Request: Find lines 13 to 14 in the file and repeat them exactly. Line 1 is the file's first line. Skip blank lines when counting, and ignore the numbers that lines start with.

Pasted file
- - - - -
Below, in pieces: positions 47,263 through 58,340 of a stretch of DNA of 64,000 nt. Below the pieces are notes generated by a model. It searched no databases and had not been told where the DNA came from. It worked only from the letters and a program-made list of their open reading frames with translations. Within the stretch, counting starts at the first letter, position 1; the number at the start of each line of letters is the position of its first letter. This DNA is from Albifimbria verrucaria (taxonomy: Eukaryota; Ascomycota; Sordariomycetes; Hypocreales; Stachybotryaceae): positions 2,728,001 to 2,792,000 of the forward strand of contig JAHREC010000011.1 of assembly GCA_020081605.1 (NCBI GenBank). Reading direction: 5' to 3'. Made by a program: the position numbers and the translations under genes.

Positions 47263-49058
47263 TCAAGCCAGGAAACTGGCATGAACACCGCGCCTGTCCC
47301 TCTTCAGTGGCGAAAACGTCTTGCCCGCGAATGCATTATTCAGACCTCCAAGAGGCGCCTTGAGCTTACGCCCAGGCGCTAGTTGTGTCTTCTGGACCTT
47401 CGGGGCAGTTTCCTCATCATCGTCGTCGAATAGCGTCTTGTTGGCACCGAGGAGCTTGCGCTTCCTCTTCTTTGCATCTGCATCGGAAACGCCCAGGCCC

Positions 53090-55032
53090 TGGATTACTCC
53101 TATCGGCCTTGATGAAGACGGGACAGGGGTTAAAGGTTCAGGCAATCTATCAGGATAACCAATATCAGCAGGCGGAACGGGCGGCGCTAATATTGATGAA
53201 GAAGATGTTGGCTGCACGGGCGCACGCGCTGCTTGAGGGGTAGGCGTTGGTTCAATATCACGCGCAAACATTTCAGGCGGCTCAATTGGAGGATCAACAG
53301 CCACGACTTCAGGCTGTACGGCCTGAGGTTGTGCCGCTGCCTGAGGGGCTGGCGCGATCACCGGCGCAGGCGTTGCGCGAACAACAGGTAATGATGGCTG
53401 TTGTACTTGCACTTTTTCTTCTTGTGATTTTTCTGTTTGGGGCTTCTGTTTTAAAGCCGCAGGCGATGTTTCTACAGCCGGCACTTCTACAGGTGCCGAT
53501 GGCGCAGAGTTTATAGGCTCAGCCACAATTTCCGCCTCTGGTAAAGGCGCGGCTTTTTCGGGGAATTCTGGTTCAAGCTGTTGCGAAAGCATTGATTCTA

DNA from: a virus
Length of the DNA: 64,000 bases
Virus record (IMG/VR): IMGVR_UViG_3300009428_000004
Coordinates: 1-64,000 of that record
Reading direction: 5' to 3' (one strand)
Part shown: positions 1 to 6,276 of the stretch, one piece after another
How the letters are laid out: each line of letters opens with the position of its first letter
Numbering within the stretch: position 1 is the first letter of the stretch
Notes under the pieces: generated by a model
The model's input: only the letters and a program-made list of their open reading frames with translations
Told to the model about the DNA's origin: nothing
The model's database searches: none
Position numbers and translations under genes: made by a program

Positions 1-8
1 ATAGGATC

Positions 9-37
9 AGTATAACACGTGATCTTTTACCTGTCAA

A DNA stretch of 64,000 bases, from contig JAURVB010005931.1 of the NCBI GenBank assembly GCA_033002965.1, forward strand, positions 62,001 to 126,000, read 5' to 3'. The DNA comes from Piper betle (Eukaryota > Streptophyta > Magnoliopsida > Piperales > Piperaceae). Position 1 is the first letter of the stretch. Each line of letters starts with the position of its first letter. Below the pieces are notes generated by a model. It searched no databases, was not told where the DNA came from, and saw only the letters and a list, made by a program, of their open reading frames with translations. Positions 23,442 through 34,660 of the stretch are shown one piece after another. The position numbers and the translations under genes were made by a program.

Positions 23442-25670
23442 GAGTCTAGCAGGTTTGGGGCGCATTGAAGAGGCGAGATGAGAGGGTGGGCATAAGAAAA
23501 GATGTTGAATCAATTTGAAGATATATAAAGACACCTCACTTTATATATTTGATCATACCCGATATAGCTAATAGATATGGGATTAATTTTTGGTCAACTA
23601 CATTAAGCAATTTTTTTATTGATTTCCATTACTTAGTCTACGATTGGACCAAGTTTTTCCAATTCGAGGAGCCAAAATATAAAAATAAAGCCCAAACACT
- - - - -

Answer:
DNA from: a virus
Length of the DNA: 64,000 bases